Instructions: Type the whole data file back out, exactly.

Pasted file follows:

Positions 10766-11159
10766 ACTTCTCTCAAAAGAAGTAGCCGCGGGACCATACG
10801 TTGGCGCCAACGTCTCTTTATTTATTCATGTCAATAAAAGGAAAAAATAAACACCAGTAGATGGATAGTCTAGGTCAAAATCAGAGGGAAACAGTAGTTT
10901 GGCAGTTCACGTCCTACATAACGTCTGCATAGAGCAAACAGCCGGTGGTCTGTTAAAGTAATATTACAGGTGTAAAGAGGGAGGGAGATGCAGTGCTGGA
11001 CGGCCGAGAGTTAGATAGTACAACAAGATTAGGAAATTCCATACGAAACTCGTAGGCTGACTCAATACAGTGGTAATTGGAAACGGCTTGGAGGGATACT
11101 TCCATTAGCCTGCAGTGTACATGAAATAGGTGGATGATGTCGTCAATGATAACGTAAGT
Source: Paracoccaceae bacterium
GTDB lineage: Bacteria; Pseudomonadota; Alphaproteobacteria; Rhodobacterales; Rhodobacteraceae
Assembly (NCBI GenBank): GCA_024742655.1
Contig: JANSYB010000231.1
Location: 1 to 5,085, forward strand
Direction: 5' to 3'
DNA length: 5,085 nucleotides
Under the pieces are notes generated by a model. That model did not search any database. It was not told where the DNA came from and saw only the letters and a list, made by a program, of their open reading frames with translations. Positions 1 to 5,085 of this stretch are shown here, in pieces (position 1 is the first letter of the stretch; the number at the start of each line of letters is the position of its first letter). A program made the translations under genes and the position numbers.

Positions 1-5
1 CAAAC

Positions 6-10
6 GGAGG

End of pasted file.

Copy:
Positions 10766-11159
10766 ACTTCTCTCAAAAGAAGTAGCCGCGGGACCATACG
10801 TTGGCGCCAACGTCTCTTTATTTATTCATGTCAATAAAAGGAAAAAATAAACACCAGTAGATGGATAGTCTAGGTCAAAATCAGAGGGAAACAGTAGTTT
10901 GGCAGTTCACGTCCTACATAACGTCTGCATAGAGCAAACAGCCGGTGGTCTGTTAAAGTAATATTACAGGTGTAAAGAGGGAGGGAGATGCAGTGCTGGA
11001 CGGCCGAGAGTTAGATAGTACAACAAGATTAGGAAATTCCATACGAAACTCGTAGGCTGACTCAATACAGTGGTAATTGGAAACGGCTTGGAGGGATACT
11101 TCCATTAGCCTGCAGTGTACATGAAATAGGTGGATGATGTCGTCAATGATAACGTAAGT
Source: Paracoccaceae bacterium
GTDB lineage: Bacteria; Pseudomonadota; Alphaproteobacteria; Rhodobacterales; Rhodobacteraceae
Assembly (NCBI GenBank): GCA_024742655.1
Contig: JANSYB010000231.1
Location: 1 to 5,085, forward strand
Direction: 5' to 3'
DNA length: 5,085 nucleotides
Under the pieces are notes generated by a model. That model did not search any database. It was not told where the DNA came from and saw only the letters and a list, made by a program, of their open reading frames with translations. Positions 1 to 5,085 of this stretch are shown here, in pieces (position 1 is the first letter of the stretch; the number at the start of each line of letters is the position of its first letter). A program made the translations under genes and the position numbers.

Positions 1-5
1 CAAAC

Positions 6-10
6 GGAGG